That headline comes from warnings issued to Americans during the World Wars of the last century. It was a reminder that sensitive data that was discussed publicly could be overheard by those working for the enemy. Military and diplomatic history is full of tales in which a careless remark doomed a battle or other operation.
The same holds true for the business world. In my ad agency days, I remember working on a hard-fought effort to keep a large client. Several people in the organization’s marketing department disliked my agency’s team and hoped to replace us with another shop that employed their friends. The run-up to the selection involved weeks of late hours and anxiety, because job cuts invariably follow the loss of a large account.
Fortunately, less than a week before our presentation, we gained information that gave us the upper hand. Our opponents in the client’s marketing department had told us to base our recommendations on a specific budget level, and then told the other agencies that the budget was five times that amount. How did we discover that? One of those marketing wizards had one drink too many at a local watering hole frequented by ad execs (these were the waning days of the “Mad Men” era, and many ad types still gathered for couple stiff ones before heading home). He gleefully told his drinking buddy about how he and the others had hoodwinked us … never realizing that two of our execs were in the next booth transcribing every word he said.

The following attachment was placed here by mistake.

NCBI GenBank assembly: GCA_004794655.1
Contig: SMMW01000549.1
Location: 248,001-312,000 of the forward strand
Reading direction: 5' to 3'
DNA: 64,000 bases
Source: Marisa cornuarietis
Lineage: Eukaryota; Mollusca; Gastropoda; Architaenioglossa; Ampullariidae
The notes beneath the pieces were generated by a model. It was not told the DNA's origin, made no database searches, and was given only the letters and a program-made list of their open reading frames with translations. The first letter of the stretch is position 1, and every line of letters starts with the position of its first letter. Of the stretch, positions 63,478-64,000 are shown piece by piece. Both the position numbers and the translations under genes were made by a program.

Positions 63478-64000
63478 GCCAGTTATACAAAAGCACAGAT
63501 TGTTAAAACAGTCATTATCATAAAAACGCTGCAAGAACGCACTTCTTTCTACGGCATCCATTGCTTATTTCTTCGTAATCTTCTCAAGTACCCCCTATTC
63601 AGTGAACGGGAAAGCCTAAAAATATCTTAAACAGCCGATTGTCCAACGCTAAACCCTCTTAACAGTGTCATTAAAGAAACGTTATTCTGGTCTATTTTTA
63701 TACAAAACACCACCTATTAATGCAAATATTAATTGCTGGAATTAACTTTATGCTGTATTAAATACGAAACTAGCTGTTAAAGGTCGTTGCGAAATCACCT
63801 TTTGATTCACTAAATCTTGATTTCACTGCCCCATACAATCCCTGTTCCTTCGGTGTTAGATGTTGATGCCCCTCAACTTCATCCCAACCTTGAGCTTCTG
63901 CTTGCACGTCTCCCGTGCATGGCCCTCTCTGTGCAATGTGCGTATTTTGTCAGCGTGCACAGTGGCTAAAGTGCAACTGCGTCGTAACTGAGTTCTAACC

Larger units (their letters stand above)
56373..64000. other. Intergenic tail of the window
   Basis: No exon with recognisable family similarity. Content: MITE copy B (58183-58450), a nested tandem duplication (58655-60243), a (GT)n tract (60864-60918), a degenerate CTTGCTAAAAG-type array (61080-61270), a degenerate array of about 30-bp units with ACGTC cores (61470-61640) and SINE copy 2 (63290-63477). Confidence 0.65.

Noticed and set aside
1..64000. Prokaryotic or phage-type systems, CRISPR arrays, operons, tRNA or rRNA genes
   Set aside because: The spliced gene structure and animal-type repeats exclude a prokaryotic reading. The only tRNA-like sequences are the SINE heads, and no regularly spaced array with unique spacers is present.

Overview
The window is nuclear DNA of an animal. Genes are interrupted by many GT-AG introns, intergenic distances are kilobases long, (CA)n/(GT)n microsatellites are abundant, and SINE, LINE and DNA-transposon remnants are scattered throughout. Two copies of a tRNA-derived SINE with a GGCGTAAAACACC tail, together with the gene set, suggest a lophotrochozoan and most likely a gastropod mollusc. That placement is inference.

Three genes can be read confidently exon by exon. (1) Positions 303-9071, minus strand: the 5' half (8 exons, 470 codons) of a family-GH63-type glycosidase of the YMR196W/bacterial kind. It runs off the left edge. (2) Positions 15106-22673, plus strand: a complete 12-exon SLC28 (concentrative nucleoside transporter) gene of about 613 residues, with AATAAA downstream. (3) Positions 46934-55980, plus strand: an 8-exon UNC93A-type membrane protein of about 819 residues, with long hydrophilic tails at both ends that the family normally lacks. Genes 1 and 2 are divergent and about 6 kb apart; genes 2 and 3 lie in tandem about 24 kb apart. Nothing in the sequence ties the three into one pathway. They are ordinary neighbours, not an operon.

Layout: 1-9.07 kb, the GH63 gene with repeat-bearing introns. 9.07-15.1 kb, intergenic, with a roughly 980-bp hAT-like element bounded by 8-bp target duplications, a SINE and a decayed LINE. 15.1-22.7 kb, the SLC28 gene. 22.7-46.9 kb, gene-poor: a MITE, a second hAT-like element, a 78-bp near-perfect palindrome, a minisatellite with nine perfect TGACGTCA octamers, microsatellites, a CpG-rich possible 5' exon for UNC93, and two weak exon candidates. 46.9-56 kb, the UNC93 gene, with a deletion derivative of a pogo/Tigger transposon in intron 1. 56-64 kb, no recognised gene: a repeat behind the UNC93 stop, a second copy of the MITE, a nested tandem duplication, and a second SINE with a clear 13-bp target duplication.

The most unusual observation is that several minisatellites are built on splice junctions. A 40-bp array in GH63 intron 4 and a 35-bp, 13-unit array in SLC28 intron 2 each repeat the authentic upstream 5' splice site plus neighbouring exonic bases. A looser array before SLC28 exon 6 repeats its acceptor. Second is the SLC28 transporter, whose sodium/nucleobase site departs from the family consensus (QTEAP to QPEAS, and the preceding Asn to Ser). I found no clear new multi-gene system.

Given the flexibility of several million additional dollars, we immediately changed the entire direction of our presentation. The client’s marketing staff was astounded at the big ideas and powerful concepts they saw (especially the handful of people who looked at each other in confusion, wondering why we’d think that big on such a small budget). Thanks to our opponent’s slight inebriation and lack of discretion on an earlier evening, we kept the account and benefitted from its larger budget.
I’ve seen countless examples of similar indiscretion in the ensuring years. Back when I rode the train to and from work every day, I was stunned at the clearly confidential and sensitive material people would carelessly share with their companions. I remember glancing at a highly confidential market research report for McDonald’s over someone’s shoulder. He made no effort to conceal it. Had I worked with a fast-food competitor, what little I saw would have been extremely valuable.
Today, I see people post things on Facebook and LinkedIn that would lead me to fire them if they were my employees. In the current rush to share absolutely everything with absolutely everyone, it’s important to remember that some information needs to be handled with discretion. Loose lips really did sink ships in the past, and they’ll sink your career today.